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Speaker Reg changes add to tough lending landscape
HOLLYWOOD, Fla. (6/23/08)--Credit unions can continue to expect regulatory changes while in the throes of a difficult lending environment, but some changes may present
Bill Klewin of CUNA Mutual Group updated Discovery Conference attendees last week on key lending regulatory issues. (Photo provided by CUNA Mutual Group)
opportunities, attendees at the CUNA Mutual Group's Discovery Conference were told Thursday. "The lending environment is difficult now, and part of that is increased regulatory scrutiny, but there are some positives,” said Bill Klewin, associate general counsel, CUNA Mutual. “First, with 11% capital, credit unions have money to spend. It’s an excellent time to invest in technology to take apps, close loans and embrace electronic signatures to meet the needs of your next generation of lenders.” Klewin updated attendees on regulatory issues important to credit union lending, including:
* Truth in Lending (Regulation Z)--The Federal Reserve Board’s 2007 proposal could have a harmful effect on multi-featured open-end lending. It would change the way about 3,500 credit unions do lending based on Truth-in-Lending. Credit Union National Association and CUNA Mutual officials have proposed alternatives to the Fed proposal, emphasizing the harm this proposal would cause credit unions. * RESPA--Housing and Urban Development’s (HUD) Real Estate Settlement Procedures Act (RESPA) would result in significant change to how the closing process works. The regulation likely would result in a requirement for the ability to perform underwriting earlier in the lending process. It assumes closings would occur in a face-to-face environment. Final regulations are expected in early 2009. * Unfair Deceptive Acts and Practices Rule--The regulation would prohibit certain activities with credit cards and overdraft protection programs. Credit unions and others would be unable to raise rates on existing balances based on changes in a member’s creditworthiness. “This could be a big deal from a safety and soundness standpoint,” Klewin said. “The net result is a credit union may not get the kind of return on its portfolio that it is today.”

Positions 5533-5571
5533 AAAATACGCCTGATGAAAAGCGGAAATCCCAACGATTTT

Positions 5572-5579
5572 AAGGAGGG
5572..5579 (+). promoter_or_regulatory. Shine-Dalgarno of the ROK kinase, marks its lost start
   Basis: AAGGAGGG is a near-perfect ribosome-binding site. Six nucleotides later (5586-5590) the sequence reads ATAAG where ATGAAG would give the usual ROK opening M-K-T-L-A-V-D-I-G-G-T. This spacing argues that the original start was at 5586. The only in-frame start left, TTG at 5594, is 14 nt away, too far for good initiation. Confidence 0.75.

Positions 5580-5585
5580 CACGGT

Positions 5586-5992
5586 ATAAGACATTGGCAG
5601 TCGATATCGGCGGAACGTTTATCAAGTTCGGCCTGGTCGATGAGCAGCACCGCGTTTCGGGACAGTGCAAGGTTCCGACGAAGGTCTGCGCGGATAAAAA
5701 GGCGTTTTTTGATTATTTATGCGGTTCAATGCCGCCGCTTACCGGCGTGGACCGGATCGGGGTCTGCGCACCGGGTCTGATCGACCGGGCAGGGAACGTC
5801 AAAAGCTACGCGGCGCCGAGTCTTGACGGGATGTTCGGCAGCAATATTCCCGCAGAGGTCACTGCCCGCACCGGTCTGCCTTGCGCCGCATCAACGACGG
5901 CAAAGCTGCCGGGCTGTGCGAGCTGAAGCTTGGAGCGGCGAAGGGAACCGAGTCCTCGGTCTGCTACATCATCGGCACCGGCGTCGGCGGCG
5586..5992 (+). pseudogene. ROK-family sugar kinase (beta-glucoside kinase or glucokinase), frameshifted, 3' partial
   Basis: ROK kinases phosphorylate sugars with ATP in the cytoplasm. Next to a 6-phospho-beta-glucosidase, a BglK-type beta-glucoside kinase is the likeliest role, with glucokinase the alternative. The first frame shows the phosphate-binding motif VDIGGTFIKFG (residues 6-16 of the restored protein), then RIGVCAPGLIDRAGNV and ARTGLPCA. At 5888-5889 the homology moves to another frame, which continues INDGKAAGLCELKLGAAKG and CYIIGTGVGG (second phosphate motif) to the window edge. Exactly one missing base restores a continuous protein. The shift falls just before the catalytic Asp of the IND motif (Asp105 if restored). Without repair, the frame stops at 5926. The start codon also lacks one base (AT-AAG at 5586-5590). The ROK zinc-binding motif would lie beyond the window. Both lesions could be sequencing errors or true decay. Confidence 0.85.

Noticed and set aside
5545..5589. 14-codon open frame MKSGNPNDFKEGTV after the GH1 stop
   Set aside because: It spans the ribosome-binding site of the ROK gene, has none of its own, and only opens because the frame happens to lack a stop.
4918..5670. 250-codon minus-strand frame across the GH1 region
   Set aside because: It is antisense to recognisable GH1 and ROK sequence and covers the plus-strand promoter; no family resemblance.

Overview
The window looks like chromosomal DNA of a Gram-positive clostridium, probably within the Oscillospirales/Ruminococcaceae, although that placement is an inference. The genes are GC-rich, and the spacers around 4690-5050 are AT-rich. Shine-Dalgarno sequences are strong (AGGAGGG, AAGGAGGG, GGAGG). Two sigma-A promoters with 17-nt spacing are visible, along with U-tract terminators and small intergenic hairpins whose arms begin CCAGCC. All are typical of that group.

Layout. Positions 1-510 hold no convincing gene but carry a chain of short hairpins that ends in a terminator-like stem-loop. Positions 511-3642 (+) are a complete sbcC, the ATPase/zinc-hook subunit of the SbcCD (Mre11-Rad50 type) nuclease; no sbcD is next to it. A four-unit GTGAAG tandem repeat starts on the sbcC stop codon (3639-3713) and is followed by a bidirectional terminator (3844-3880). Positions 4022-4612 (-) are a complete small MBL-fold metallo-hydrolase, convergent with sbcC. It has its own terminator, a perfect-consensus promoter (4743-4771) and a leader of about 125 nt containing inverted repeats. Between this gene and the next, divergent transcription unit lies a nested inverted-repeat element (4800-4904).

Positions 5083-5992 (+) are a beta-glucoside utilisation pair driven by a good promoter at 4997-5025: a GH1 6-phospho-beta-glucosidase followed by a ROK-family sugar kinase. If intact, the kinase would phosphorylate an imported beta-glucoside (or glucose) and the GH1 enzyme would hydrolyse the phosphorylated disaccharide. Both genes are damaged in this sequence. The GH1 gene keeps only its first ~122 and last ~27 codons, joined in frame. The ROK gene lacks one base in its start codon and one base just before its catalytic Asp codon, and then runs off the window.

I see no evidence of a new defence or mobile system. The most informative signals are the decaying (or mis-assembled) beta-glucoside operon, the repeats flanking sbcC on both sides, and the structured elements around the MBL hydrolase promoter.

E-signature legislation, which passed in 2000, has not been fully embraced by the financial services industry, Klewin said. The e-commerce legislation provides e-signatures with the same force as a paper contract. However, uncertainty over technology and security has limited its use by many credit unions and banks. Klewin added the legislation affords credit unions an opportunity to prepare for the expectations of future borrowers. “The new generation of borrowers, Gen Y and younger Gen X’ers, will insist on this technology. It would behoove credit unions to look into how this technology can be integrated into their future business plans. “With continued lending uneasiness, increasing competition and a dynamic regulatory environment, changes will keep challenging your operations, marketing and sales,” Klewin said. “Be aware of some of those changes that may be coming and take action that will prepare you better for the future.” The conference, in Hollywood, Fla., ended on Saturday.


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